While we are all standing around demanding explanations for the inexplicable, I can’t help but notice the difference in reactions to the shooting deaths by police of a black man by a Hispanic police officer and of a white woman by a Somali-American police officer.
A year ago, this month, St. Anthony police officer Jeronimo Yanez shot and killed Philando Castile at a traffic stop in Falcon Heights. Castile was armed, told Yanez so, and then seconds later was shot seven times because, depending on what you want to believe since there is no significant video evidence, Castile was reaching either for his gun or for his wallet.
Minnesota Gov. Mark Dayton determined the next day, after viewing only the aftermath video provided by Castile’s girlfriend, Diamond Reynolds, that the shooting was caused by racism. This was followed by mass protests, including the shutting down of I-94 in St. Paul and the stoning of cops (of which 21 were injured).
We later learned that Castile was pulled over because he looked a little like a suspect in an armed robbery that had occurred just a few days before. That means he was black and had long hair.
As almost all police officers who kill someone are, Yanez was put through a year of hell, until he was recently acquitted of murder charges. The best that can be said of the case is that the jury had “reasonable doubt” about what Castile’s hands were doing out of sight of the squad car camera. After the verdict, Dayton said he still believes that Castile would be alive today if he weren’t black.
Then last weekend, Justine Ruszczyk, also known as Justine Damond because she was planning to marry Don Damond in August, a white woman from Australia, was shot and killed by Mohamed Noor, a Minneapolis police officer of Somali-American descent. Ruszczyk had called 911 twice to report a possible sexual assault in the alley behind her south Minneapolis home. When police arrived, the unarmed Ruszczyk, wearing her pajamas, went into the alley and began talking to Noor, who was in the front passenger seat, and his partner Matthew Harrity, who was driving. Contrary to department policy, neither Noor nor Harrity had his body cam turned on, nor was the squad car’s camera turned on.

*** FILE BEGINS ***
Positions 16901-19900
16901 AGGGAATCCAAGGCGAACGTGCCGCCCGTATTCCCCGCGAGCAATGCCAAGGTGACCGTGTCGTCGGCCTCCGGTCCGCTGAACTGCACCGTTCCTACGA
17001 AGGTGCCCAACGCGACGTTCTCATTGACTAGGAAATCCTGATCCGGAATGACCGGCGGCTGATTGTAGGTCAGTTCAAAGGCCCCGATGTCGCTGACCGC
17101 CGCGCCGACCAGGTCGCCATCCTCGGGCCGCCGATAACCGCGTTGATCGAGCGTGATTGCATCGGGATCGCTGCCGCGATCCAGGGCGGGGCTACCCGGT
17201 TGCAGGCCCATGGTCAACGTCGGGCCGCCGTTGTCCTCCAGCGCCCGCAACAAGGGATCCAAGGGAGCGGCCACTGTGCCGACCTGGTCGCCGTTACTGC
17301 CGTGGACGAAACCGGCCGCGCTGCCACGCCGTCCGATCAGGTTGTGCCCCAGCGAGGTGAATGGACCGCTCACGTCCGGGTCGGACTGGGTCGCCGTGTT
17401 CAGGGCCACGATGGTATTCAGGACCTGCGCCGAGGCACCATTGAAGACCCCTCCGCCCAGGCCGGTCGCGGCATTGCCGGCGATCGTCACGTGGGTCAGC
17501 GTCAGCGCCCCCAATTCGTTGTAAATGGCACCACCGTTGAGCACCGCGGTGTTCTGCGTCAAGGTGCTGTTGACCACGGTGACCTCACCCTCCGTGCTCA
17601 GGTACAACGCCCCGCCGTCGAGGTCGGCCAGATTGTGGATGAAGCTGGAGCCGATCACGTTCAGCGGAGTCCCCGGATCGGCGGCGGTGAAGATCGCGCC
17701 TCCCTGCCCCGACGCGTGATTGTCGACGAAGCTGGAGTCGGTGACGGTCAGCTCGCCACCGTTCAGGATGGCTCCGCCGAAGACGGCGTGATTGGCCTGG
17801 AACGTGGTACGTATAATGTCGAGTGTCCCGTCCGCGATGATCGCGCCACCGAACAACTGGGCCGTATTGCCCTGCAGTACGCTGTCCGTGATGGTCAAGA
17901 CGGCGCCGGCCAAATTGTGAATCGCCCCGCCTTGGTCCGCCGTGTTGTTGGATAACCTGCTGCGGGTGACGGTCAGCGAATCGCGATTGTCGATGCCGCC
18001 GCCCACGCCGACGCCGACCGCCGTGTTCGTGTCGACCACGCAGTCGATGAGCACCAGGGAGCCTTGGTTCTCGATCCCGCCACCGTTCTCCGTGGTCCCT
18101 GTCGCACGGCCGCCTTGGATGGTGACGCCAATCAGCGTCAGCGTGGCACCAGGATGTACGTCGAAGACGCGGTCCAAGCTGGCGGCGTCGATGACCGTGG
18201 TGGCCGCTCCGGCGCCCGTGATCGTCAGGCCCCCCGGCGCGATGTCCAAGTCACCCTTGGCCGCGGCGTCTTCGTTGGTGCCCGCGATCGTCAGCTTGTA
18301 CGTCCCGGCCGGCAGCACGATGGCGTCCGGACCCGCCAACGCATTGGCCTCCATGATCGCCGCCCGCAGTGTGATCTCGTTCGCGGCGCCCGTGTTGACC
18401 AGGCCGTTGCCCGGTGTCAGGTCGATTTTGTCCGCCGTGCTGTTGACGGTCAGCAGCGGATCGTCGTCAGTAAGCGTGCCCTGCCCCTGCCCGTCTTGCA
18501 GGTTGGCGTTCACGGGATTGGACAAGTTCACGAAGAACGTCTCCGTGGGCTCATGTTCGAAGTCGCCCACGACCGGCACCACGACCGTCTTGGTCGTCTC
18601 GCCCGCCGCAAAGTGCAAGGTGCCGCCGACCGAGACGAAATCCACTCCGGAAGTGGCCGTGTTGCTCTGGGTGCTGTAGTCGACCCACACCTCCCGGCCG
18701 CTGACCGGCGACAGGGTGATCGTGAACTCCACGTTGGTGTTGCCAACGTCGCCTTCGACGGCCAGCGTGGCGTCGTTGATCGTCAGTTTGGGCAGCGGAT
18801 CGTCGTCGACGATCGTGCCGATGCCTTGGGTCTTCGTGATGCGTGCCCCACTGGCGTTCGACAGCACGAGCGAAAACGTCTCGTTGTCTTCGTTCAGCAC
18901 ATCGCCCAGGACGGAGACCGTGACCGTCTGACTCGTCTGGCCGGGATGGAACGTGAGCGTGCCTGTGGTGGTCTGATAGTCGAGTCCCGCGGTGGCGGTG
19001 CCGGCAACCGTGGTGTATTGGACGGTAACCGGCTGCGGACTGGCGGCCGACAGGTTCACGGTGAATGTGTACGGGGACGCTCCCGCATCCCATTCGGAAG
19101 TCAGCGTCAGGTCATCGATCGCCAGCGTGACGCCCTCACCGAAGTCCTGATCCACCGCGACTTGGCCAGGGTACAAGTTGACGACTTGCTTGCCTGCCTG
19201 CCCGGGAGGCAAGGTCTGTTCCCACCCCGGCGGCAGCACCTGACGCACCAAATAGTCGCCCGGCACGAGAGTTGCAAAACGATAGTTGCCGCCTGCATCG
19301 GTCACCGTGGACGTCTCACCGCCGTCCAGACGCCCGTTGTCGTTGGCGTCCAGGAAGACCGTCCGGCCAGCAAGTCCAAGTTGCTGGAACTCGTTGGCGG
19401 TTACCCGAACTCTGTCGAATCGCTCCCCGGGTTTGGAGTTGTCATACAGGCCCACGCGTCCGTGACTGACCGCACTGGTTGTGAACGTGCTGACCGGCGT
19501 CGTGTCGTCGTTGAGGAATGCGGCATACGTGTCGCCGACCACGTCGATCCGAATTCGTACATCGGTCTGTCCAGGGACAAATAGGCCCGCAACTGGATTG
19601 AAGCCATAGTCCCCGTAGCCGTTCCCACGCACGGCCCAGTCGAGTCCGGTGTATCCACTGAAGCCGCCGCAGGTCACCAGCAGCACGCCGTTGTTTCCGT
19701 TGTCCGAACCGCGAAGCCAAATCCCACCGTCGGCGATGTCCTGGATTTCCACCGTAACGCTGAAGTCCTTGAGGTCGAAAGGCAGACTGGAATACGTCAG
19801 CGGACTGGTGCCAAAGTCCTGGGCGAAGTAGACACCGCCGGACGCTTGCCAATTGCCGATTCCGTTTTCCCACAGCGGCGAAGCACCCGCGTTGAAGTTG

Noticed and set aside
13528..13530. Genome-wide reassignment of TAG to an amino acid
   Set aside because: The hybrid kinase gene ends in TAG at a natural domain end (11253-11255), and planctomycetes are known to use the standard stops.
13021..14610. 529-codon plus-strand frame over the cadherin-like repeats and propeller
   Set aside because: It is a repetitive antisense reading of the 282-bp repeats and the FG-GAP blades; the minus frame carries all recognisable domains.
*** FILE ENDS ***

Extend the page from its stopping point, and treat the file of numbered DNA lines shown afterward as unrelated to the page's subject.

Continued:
Ruszczyk was then shot through the squad car window by Noor. The bullet hit her in the abdomen, and police and paramedics were not able to save her. As with Castile, those who knew Ruszczyk have wavered between grief and anger.
Other than that, about all we know is that Noor is exercising his Fifth Amendment rights against self-incrimination and Harrity’s attorney said the police were afraid they were being ambushed.
The big difference, however, is that Dayton waited until Wednesday to comment on the event, and protesters closing freeways and throwing rocks at cops are nowhere to be found. A more restrained governor did not assign motive to the Ruszczyk shooting, asked the BCA to make its investigation a top priority and called for restraint. The Some Lives Matter as Long as They Fit Our Agenda crowd does not care. Or maybe they take exception to whites. Or to women. Or to Australians.
Or maybe they just like to play the race card whenever it suits their purposes. Ruszczyk’s killing just doesn’t fit their narrative.
So, while we are waiting for answers, here are a few questions that we would like answered:
Was a victim of sexual assault ever found in the alley?
How much effort has gone into finding the person who yelled for help in the alley?
Why were the cameras turned off?
What did Ruszczyk say to the officers?
Why did the governor assume Castile’s death was racially motivated and Ruszczyk’s wasn’t?
The intent here is not to justify the shooting of either Castile or Ruszczyk. Nor is it to disparage the work of law enforcement. It is easy to assign blame in these incidents, and one needs to dig deep into the circumstances to have even an inkling of the truth.
But if we are to make broad statements, then we also need to look at the bigger picture.
The argument that the police were afraid of ambush can be understood in the wake of the killing of a New York city officer in an ambush a few weeks ago. Because New York is the media capital of the world, it received more attention than most police deaths. However, the FBI reports that the number of officers killed in an ambush averaged 12.5 officers annually from 2004 to 2011 nationwide, but that number dropped to 5.5 per year for the years from 2012 through 2015.
But at this point, in Minnesota and specifically in the Twin Cities, we need to look at these two shootings closely. The circumstances of each (and we don’t know much about Ruszczyk’s shooting) seem highly unusual. It would behoove the politicians to take a look not only at police training, but at the overall environment which law enforcement faces each day before jumping to any conclusions.
Tom West can be reached by email at [email protected].